As a franchise, Resident Evil was beginning to have a bit of an identity problem. Whereas the series used to do a fantastic job at setting trends, Resident Evil 6 was a mishmash that borrowed too many. With Resident Evil 7: biohazard, Capcom have managed to reinvigorate the franchise once again. I use that term very specifically, as it does not revolutionise the way the game of Resident Evil is played, but rather, merges old with new to create a veritable package of the best bits of Resident Evil. Both past and present. Resident Evil 7: biohazard is a true and triumphant return to form for the franchise, but one that’ll have some work to do with series purists regardless.
Almost completely scrapping the convoluted canon that came before it, Resident Evil 7 takes place four years following the event of Resident Evil 6. You play as Ethan Winters, a man summoned to the Baker Plantation Estate in Dulvey, Louisiana, after receiving an email from his wife three years after her disappearance. While it looks like a dilapidated, abandoned house on the outside, Ethan discovers there’s much more to the plantation that meets the eye and that the family who had long thought to have disappeared from it are as alive as ever.The most impressive aspect of Resident Evil 7 is just how much the developers have scaled back the tone and the atmosphere of the whole affair. Gone are the sequences where roided up heroes run away from exploding cars and crashing planes. Instead we have a very modest, slower paced, cerebral experience filled to the brim with tension and mystery. Given how integral the mystery is to the experience of Resident Evil 7, it’s hard to talk about the story without ruining the whole thing, but it’s refreshing to see a story in a Resident Evil game told in such a simple and yet straight-forward manner. And yes, it does manage to fit quite neatly into the series canon, though later updates will clarify exactly how.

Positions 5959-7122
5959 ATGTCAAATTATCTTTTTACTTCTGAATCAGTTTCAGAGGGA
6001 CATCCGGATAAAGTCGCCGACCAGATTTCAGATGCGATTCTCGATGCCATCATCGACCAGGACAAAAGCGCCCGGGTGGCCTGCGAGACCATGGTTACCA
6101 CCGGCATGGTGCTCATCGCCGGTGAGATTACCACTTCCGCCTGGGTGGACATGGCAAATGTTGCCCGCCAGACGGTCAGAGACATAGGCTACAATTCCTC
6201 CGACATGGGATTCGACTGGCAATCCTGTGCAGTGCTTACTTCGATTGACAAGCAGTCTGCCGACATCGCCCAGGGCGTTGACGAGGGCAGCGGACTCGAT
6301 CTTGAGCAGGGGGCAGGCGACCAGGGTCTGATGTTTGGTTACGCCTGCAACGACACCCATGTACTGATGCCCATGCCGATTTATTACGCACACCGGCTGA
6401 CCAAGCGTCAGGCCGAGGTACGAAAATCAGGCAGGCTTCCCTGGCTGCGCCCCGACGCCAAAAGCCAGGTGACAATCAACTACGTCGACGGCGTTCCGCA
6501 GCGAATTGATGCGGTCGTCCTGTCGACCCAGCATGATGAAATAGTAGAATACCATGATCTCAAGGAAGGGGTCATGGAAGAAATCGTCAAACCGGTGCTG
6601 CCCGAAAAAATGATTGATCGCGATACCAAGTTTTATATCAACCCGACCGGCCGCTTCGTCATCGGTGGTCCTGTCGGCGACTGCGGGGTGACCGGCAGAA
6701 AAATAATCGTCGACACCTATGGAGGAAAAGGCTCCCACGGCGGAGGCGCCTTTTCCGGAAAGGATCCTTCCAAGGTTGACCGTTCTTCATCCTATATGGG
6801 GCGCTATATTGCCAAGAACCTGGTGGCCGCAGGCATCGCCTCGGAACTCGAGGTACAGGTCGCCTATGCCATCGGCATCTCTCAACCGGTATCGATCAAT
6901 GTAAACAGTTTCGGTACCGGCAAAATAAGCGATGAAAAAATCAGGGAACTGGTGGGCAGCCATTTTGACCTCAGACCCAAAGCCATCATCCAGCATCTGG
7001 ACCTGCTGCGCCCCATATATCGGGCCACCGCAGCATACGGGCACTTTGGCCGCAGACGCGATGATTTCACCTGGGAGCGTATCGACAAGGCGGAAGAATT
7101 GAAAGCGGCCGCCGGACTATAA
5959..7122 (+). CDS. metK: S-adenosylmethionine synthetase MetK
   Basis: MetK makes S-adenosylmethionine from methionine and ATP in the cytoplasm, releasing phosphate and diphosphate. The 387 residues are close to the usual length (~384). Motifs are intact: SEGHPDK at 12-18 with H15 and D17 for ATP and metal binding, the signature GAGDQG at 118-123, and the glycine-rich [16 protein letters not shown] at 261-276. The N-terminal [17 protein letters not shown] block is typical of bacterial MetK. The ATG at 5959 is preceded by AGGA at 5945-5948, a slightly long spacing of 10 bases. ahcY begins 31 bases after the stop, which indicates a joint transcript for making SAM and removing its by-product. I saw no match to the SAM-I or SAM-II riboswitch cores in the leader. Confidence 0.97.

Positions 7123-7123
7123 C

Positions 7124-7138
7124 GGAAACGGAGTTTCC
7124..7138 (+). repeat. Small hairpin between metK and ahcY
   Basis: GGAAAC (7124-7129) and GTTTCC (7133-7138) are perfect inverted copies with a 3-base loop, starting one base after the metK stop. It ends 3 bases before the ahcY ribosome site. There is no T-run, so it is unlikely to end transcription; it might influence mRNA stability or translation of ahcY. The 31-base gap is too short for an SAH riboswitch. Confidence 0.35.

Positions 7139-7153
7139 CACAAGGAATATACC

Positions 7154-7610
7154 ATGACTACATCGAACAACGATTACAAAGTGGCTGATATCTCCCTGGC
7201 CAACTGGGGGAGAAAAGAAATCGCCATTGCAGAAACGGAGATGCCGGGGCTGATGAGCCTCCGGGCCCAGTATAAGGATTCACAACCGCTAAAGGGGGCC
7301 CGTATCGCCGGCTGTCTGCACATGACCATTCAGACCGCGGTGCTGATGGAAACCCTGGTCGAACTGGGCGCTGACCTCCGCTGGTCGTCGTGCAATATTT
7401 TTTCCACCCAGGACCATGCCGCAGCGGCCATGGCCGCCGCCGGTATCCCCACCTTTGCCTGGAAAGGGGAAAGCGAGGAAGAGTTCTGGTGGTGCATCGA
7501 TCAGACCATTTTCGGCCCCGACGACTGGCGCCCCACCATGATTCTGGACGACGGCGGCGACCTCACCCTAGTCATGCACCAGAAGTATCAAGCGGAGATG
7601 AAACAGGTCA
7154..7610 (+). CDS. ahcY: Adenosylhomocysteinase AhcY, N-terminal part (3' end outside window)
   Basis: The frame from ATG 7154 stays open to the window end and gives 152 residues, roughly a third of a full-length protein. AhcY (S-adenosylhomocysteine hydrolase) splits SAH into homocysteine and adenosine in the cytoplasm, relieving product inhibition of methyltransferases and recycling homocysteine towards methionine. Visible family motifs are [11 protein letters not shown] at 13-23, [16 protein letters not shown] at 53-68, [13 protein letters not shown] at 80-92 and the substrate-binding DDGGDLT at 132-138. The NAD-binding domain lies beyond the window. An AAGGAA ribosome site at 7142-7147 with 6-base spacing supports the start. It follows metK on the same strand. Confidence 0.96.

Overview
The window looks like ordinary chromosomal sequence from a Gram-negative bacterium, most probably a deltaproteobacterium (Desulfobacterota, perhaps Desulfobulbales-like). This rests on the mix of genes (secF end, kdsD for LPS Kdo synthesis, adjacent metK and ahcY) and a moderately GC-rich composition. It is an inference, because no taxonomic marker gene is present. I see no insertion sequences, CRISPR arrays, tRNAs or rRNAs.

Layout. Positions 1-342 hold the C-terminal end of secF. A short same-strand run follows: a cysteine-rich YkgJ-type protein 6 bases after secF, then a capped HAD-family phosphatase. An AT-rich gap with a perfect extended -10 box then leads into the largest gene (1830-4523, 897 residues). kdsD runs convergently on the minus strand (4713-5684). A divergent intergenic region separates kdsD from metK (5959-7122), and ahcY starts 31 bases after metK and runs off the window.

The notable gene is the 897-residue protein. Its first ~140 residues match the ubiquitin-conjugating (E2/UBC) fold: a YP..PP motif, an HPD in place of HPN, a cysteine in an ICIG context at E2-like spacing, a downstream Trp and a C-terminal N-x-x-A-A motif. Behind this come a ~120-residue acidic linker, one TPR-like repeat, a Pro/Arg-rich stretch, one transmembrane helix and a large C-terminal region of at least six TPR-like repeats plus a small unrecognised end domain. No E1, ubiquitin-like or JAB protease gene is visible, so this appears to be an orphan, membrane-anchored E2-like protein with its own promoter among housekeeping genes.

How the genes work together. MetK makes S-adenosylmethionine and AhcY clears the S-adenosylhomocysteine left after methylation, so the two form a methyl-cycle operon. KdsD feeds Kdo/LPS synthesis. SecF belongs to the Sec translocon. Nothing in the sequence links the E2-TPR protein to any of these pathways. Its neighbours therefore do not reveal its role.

While the opening scenes are extremely linear (and similarly shocking), once this is all over the game loosens the reigns and becomes the experience that Resident Evil fans have been clamouring for ever since it reinvented itself with 4. You’re in an estate, there’s lots of locked doors with macabre insignia on them, and you’ll leave these areas having only explored half of them, keen to return later. And while it’s not as vast or as sprawling as games like Resident Evil or Resident Evil 3, it still retains the identity of previous games enough that this feels like a classic Resident Evil game, only in first person.
But there’s an important distinction to be made here. While the slower paced, exploratory experience of the first half harkens back to the design of the more traditional Resident Evil games, the second half borrows more liberally from Resident Evil 4. The tone and the atmosphere remains as tense as ever, but there’s notably more shooting and less inventory management than in the first half of the game. It’s bound to be a deal breaker for those who want a full, traditional Resident Evil game. But starting the player out relatively helpless and slowly turning them into a powerhouse feels like a natural progression, especially for a classic Resident Evil game.